Monday, July 26, 2021

 The principle of "figure-ground" contrast can be phrased as a question: “Which part of this silhouetted image is “figure” and which is “(back)ground?”  

When an image is printed with Tangled Pods Small (below), spaces between the pods can be considered “positive” (“figure”), whereas the pods themselves can be seen as “negative” (“ground/background.”)  The negative spaces formed by the blue areas define the shape of the pods.

But the reverse can be true too.  Stained randomly with purple, the white areas can be considered positive and the blue areas can be considered negative, especially, in this case, because the color blue visually recedes in the perception of viewers.  

Above:  printed with blue acrylic paint on white watercolor paper previously stained purple3 in random areas; mask used:  S582 Tangled Pods Small (6" x 6")

The same perception and the same reversal are likewise possible when printing with s581 Dangled Pods Small (6" x 6"), shown next -- 

My first reaction would be to say that the pods are the figure and the purple-pink areas are the ground.  But a case could be made for the opposite perception to be equally valid.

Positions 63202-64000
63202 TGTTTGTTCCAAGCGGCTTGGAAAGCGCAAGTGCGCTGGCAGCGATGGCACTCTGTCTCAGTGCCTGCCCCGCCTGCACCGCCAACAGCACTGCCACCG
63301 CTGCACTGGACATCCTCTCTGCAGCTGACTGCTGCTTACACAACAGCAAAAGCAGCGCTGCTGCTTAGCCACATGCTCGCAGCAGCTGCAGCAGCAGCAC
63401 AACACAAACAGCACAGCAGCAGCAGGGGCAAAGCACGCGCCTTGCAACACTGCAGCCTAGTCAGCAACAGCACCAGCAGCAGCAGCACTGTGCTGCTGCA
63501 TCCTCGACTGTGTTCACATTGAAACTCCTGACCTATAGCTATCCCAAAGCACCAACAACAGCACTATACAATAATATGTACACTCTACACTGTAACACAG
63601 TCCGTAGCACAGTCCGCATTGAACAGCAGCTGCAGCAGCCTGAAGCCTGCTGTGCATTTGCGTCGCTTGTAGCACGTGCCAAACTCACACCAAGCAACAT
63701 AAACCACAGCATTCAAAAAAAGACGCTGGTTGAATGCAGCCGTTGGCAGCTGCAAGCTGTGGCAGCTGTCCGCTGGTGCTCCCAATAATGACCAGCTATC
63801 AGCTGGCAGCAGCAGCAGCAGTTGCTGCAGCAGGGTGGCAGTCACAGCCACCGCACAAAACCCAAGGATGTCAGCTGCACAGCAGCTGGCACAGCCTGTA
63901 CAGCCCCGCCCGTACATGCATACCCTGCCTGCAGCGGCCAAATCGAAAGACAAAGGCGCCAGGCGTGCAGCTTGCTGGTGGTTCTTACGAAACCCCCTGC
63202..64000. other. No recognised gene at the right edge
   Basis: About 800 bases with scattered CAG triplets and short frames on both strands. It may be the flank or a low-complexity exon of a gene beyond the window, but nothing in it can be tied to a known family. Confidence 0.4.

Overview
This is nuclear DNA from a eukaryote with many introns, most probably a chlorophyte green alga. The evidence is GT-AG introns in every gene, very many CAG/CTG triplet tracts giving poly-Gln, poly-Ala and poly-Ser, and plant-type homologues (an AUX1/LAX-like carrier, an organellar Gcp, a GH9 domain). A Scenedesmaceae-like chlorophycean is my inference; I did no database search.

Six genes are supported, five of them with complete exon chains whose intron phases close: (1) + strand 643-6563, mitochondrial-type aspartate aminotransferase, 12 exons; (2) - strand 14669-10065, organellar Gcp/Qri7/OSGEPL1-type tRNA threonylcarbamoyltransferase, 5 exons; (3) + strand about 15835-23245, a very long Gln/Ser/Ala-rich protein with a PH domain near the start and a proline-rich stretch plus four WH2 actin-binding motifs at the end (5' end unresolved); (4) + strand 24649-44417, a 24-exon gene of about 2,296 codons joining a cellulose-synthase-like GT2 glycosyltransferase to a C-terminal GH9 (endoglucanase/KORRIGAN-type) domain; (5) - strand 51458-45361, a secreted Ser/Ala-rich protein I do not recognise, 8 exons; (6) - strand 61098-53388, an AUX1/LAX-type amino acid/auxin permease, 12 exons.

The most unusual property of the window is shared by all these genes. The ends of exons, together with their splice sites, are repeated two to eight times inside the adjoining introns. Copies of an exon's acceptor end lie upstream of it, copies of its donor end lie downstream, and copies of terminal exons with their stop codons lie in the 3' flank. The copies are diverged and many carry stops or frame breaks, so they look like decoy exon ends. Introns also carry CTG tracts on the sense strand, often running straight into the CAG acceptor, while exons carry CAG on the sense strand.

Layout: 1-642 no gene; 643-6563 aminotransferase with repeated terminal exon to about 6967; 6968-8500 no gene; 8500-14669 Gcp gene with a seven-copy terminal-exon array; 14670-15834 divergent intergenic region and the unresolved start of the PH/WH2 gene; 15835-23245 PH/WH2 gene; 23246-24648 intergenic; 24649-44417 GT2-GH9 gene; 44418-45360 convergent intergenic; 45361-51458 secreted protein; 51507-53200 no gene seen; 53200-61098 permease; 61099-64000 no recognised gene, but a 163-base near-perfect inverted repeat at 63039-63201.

Made with s581 Dangled Pods Small (6" x 6".)

Each of these 6" x 6” stencils resembles -- but doesn’t duplicate -- its big-sister, each of which measures 9” x 12” –- Dangled Pods Stencil and Tangled Pods Stencil. 

L344 Tangled Pods Stencil (9" x 12")

L 490 Dangled Pods Stencil (9" x 12")

The little sister and big sister stencils work well together.  All four stencils work together even better!

Above:  Left is step 1; right is step 2.

Above:  Two prints made with 6" x 6" Small Tangled Pods.  Method:  (Step 1)  After using this stencil in the traditional way, daubing acrylic paint thru the stencil with a sponge applicator, (Step 2) I immediately flipped the stencil over and, using it like a rubber stamp, pressed its still-wet paint onto another pale blue paper.

In the close-up below, I used the same method, in multiple layers, alternating between the two 6" x 6" stencils -- Small Tangled Pods and Small Dangled Pods.  The top layer of zinc white paint was made with Small Dangled Pods.  

The fact that these two stencils are exact opposites makes it a lot of fun to use them together!  And multiple layers make it impossible to decide which imagery is figure and which is ground.

Below is another example of combination usage.  This is a close-up showing imprints made with Dangled Pads Small, Tangled Pods Small (both 6" x 6") and Tangled Pods Stencil (9" x 12".)

Below is yet another example of an artwork that purposely confuses the eye as to which is figure and which is ground --

Used:  L344 Tangled Pods Stencil (9" x 12") and L 490 Dangled Pods Stencil (9" x 12")

A similar example is below. Its multiple layers are all set to mess with the issue of figure-vs.-ground.....

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